When instant photo maker Polaroid threw a goodbye party to ‘celebrate’ the fact that they stopped making cameras and films Polaroid fanatic Florian Kaps ran into Polaroid technician André Bosman. After a few beers they came up with the idea to keep the brand alive and Kaps went back to Austria to find investors for their plans. Because they (and third founder and now accountant Mawan Saba) where not sure if there were enough people who shared their enthusiasm, they choose the name Impossible for their new store. Quickly investors where found and they set up a store at a temporary location in Austria’s capital in 2008. The start up money was used to buy the machines needed to make the special – and by then sold out – Polaroid films.
At the moment the machines in the Dutch city of Enschede are producing films for Polaroid fans around the world. They are wrapped in Impossible packaging and sold over the counter and to other hip stores world wide, such as Paris’ Colette. The enthusiasm of the founders paid off: They opened stores in Hong Kong and New York and because there is no competition, business is going well now. Vienna’s shop manager Sarah Jungreithmayr told me that she used to look for Polaroid cameras on Ebay and on local flea markets in the past. But lately there is one individual who made it his job to look for Polaroid merchandise to resell to Impossible on a regular basis.
The shop in Vienna is located at Westbahnstrasse 38, next to a Leica store and the Westlicht Gallery. The sign above store reads: ‘The rebirth of instant photography’ and stepping into the store actually takes you a step back in time. On the right side of the entrance stands a very charming French Polaroid advertisement, colors and carton a bit bruised by the sun and time, but nevertheless a perfect mood maker for the rest to come. Because of the brown vintage wallpaper the first part of the store feels like a living room. On the right side wall the wallpaper provides a perfect background for portraits. The glass table in front of the couch acts a display for some pics taken of pop star Seal, who’s visited the store some time ago and posed willingly and in witty poses for store manager Sarah. The second part of the store has shelves with numerous different Polaroid cameras and folders on the counter with smart tips and tricks from the trade.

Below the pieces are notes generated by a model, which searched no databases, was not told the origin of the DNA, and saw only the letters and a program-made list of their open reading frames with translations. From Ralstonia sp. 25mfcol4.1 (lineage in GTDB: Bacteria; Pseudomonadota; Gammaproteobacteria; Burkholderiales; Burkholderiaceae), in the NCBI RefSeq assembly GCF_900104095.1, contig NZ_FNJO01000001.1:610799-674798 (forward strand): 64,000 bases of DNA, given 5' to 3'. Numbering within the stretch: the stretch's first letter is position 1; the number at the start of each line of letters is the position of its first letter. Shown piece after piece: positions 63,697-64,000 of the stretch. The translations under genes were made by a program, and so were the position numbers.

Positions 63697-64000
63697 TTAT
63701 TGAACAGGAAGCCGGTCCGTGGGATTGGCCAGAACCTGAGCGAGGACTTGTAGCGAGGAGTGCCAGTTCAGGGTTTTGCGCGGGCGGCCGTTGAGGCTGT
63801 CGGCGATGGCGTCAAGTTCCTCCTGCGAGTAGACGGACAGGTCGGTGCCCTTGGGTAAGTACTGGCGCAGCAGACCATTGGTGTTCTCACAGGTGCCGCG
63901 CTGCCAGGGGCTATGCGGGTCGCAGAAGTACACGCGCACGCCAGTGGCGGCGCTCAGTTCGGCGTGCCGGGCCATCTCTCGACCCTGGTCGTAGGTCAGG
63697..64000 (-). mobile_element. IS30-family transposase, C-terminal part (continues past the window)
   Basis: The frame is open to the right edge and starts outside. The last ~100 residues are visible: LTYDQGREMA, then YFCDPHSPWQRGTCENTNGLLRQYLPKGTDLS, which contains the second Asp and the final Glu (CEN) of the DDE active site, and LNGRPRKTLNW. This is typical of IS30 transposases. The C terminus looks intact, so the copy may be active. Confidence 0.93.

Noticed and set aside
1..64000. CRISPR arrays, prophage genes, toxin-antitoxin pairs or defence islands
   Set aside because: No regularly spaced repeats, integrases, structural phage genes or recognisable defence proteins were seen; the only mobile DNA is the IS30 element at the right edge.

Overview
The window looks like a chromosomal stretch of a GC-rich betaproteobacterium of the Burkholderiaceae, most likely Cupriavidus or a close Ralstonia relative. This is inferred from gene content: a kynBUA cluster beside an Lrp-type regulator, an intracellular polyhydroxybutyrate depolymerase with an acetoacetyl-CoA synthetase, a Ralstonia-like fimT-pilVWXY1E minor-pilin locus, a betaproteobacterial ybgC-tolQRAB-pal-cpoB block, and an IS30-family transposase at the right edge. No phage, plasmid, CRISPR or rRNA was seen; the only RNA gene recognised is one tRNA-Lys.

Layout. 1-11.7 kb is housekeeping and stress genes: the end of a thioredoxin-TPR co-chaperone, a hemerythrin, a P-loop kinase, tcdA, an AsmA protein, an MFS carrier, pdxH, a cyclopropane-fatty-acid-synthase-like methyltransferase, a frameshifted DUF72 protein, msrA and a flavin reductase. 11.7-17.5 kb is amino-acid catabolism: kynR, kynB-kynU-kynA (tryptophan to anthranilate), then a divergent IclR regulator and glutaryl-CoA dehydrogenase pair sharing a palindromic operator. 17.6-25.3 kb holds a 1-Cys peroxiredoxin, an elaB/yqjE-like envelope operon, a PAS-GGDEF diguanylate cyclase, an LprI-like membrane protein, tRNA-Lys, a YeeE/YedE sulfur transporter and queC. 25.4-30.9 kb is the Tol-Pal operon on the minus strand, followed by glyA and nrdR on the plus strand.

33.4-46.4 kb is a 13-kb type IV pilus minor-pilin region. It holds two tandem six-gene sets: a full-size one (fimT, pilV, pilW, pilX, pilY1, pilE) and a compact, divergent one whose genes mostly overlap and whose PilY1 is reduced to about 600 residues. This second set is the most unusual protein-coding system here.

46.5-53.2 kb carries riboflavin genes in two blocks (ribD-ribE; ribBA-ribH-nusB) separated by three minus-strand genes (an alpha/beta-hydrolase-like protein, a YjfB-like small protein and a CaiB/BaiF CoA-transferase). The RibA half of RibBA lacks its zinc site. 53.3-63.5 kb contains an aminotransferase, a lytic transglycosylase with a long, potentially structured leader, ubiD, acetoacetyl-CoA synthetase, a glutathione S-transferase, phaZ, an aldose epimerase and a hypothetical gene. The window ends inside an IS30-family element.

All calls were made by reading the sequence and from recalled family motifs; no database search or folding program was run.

Once a month there are Polaroid workshops where you can learn to become a better (instant) photographer and how to manipulate your photos. Until the 21st of August the neighbouring Westlicht gallery has their beautiful collection of Polaroids on display. The Polaroid [Im]possible exhibition contains of Polaroids bought by the gallery after liquidators put them on the market. 330 Polaroids in different sizes (type 52, 808, 55, 655 for example) made by renowned photographers and artists such as Araki, Rauschenberg, Newton and (of course) Warhol are absolutely worth a visit.
Mary Ellen Mark has a few beautiful 80’s NY street-photos on display. Also from the 80’s: six works by André Thijssen and three by Stephan Troxler. Nine little masterpieces that go together well in their simple black frames. There are some stunning manipulated photos by Andreas Mahl and Odile Moulinas and I found four surprising pictures by Paul Huf (three rooms photographed as a fly on the wall, from above) and one with model dolls in a type of surreal post apocalyptic setting.
A dog in front of a fridge with a poster on the side of a wolf entitled “Evolution”, by Tamarra Kaida, will definitely make you smile. All with all the gallery hosts a beautiful selection of work, all shot with the instant camera that was luckily saved and revived by a couple of people that believed in the strength and timelessness of the brand.